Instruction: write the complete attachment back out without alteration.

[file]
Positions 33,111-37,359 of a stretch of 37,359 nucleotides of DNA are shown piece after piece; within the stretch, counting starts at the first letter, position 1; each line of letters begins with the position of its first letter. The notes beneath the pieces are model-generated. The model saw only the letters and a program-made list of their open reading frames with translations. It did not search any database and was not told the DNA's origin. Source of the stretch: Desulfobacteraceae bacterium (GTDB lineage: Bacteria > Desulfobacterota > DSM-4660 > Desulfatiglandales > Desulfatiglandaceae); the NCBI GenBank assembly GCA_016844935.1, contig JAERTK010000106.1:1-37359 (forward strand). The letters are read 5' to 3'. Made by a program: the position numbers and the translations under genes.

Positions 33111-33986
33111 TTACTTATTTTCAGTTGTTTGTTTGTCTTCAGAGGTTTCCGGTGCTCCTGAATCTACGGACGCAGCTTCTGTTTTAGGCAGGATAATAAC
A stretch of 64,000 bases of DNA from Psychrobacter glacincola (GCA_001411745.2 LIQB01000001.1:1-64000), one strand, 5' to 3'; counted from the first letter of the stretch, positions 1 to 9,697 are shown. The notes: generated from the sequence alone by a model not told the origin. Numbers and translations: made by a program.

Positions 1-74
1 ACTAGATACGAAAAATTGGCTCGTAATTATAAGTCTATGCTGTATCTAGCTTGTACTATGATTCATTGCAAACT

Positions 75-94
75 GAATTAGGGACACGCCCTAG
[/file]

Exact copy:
Positions 33,111-37,359 of a stretch of 37,359 nucleotides of DNA are shown piece after piece; within the stretch, counting starts at the first letter, position 1; each line of letters begins with the position of its first letter. The notes beneath the pieces are model-generated. The model saw only the letters and a program-made list of their open reading frames with translations. It did not search any database and was not told the DNA's origin. Source of the stretch: Desulfobacteraceae bacterium (GTDB lineage: Bacteria > Desulfobacterota > DSM-4660 > Desulfatiglandales > Desulfatiglandaceae); the NCBI GenBank assembly GCA_016844935.1, contig JAERTK010000106.1:1-37359 (forward strand). The letters are read 5' to 3'. Made by a program: the position numbers and the translations under genes.

Positions 33111-33986
33111 TTACTTATTTTCAGTTGTTTGTTTGTCTTCAGAGGTTTCCGGTGCTCCTGAATCTACGGACGCAGCTTCTGTTTTAGGCAGGATAATAAC
A stretch of 64,000 bases of DNA from Psychrobacter glacincola (GCA_001411745.2 LIQB01000001.1:1-64000), one strand, 5' to 3'; counted from the first letter of the stretch, positions 1 to 9,697 are shown. The notes: generated from the sequence alone by a model not told the origin. Numbers and translations: made by a program.

Positions 1-74
1 ACTAGATACGAAAAATTGGCTCGTAATTATAAGTCTATGCTGTATCTAGCTTGTACTATGATTCATTGCAAACT

Positions 75-94
75 GAATTAGGGACACGCCCTAG